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  • Brookline Tab experiments with comics journalism

  • When the Newtown, Conn. shootings happened in December 2012, Brookline Tab editorial cartoonist John Hilliard had to rethink the "jokey" style comics he was submitting to the weekly newspaper. As he was considering more serious material for his work, the country's focus on the gun control debate also grew more serious. Hillia...
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  • When the Newtown, Conn. shootings happened in December 2012, Brookline Tab editorial cartoonist John Hilliard had to rethink the "jokey" style comics he was submitting to the weekly newspaper. As he was considering more serious material for his work, the country's focus on the gun control debate also grew more serious. Hilliard wanted to explore the issue in a way many journalists can't, and so was born "Packing Heat," a comics journalism look at the complicated issue of handgun regulations that Hilliard has worked on all year and which was presented in the Tab last week.
    Hilliard said he wanted to "explore the issue intelligently and slowly." As a former full-time staff reporter with The MetroWest Daily News and then the Brookline Tab in Massachusetts for about seven years, he knows what it takes to research and write a news story. But Hilliard is no longer a staffer. He left GateHouse in 2011 for another writing job, and now is attending Boston University to study business journalism. After he left the Tab, he started submitting editorial cartoons weekly as a stringer (it's a way to combine his love of art and journalism, he said).
    Hilliard said he knew it would be hard for a staff reporter to spend the time to pursue the gun debate as deeply as he wanted to with the "Packing Heat" project. And he knew the end product - lots and lots of text - could be hard for the reader to digest.
    "I wanted to make it so people want to read it," Hilliard said, explaining that a comic is designed to be approachable, like it's not "above" the reader. He imagines the reader thinking, "If someone can build a comic about this, then I'll be able to understand it."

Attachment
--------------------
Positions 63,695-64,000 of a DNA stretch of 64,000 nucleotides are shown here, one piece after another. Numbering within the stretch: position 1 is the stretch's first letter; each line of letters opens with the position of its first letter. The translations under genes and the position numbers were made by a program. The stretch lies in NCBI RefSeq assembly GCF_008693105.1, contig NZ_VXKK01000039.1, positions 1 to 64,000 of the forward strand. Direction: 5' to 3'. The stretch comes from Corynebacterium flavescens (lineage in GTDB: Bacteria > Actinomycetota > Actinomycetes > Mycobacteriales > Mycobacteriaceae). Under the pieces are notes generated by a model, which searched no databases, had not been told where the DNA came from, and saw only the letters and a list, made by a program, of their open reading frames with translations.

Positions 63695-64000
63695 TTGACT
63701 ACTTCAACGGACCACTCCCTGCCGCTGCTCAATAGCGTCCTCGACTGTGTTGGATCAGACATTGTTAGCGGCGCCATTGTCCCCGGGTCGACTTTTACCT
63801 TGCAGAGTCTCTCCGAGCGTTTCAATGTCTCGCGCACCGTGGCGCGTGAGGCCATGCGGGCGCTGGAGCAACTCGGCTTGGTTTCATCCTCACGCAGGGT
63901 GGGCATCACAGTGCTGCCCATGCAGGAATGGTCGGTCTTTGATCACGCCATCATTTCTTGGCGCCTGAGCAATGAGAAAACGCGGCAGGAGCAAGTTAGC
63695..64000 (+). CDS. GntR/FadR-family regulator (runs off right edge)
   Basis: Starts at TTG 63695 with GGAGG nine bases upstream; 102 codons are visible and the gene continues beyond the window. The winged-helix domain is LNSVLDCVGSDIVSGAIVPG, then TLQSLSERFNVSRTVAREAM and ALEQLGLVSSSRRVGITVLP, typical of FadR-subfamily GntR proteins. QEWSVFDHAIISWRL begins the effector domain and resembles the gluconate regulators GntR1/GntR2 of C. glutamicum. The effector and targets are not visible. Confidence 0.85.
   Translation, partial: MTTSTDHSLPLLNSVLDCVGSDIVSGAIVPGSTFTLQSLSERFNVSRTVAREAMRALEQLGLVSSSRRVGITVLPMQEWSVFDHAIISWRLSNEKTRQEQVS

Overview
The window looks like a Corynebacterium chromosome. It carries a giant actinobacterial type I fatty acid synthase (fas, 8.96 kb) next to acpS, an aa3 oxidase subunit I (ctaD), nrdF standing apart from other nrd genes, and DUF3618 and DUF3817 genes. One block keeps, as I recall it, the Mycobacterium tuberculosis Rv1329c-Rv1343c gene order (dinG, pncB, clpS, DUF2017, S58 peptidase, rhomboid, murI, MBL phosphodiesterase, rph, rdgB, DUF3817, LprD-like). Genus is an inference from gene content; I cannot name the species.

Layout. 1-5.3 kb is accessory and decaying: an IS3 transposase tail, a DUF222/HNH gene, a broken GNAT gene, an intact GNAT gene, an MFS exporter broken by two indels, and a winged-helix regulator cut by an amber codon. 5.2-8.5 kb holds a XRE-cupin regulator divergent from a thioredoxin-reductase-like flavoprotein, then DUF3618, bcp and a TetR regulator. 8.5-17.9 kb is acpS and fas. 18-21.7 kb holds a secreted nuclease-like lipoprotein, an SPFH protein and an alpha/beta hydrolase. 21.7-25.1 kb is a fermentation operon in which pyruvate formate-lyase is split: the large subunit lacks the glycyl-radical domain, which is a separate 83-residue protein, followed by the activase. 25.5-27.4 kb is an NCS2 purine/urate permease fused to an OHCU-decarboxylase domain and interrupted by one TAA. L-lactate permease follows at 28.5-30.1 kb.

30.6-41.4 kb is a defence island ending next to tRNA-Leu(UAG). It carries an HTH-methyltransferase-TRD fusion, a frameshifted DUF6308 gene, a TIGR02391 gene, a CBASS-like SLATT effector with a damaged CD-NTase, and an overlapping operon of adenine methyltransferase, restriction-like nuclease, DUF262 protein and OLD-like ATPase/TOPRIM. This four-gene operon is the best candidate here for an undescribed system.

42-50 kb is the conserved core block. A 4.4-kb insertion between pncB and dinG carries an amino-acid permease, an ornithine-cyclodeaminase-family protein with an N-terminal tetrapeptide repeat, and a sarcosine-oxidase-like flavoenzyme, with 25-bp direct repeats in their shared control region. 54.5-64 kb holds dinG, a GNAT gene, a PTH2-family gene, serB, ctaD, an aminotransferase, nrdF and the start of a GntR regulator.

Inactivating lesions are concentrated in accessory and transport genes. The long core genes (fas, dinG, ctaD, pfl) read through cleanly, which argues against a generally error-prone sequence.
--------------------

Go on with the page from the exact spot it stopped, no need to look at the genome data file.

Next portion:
The result of many late nights of researching and drawing? A 13-page, multi-panelled brush and ink piece of comics journalism. Now what?
    "Something like this couldn't be done 15 years ago," Hilliard said. "There not enough room in the paper to do it."
    Brookline Tab editor Erin Clossey decided to include the cover page on last week's Opinion page with an editor's note referring readers to the website, Wicked Local Brookline. There, she posted a brief explainer of the project, each comic page related to it as a jpg photo and also linked as a pdf.
    Page 2 of 2 - "What is this that I'm looking at?" the explainer asked. "It's a piece of comics journalism, a newish format that tells news stories and features through the medium of comic art, which you probably associate with the stuff you read as a kid. Or yesterday. Dan Archer can better explain."
    Hilliard's project asked the question, "What does it take to carry a concealed gun in Massachusetts?" He decided to try to get a license to carry and conceal a gun himself, with the attitude of someone who is really interested and invested in doing so.
    After taking a gun license course in February and getting interviewed by his local police department in April, Hilliard was given a license in July. But not to conceal. As it turns out, his city is pretty stingy with those. Others might not be, though, and there are lots of ways to work around local and state regulations, which he found to be arbitrary and confusing.
    Despite all of the gun discussion initially after Newtown, Hilliard said he noticed people stopped talking about it by about July.
    "We have a political stalemate when it comes to guns," he said, adding that he thinks more discussion is needed, especially since the topic is so confusing. "Packing Heat" may help explain some of the basics for people who are otherwise unwilling to sort through all of the regulations and information like Hilliard did.
    As you'll see from reading the piece, it's not totally objective in the way a traditional news report is. Clossey addresses that in her explainer.
    "...Obviously, since he's creating all the images himself, he took some license with how he presented the information. In that sense, it's a little more subjective than, say, coverage of a selectmen's meeting. And you'll probably be able to detect his analysis between all the facts. But all journalism, whether written, drawn, filmed or photographed, is filtered through one person's (or a small group of people's) experience. So while it always strives to be fair and accurate, it can never be 100 percent unbiased."
    Now that he's focusing on school, Hilliard said he has to put the paintbrush away for a while. But he encourages other publications to be open to the idea of comics journalism if they're ever presented with the opportunity to work with a journalist artist.
    "Comics journalism is still journalism, even with the subjectivity in there," Hilliard said. "You have to obey the basic tenets in journalism."

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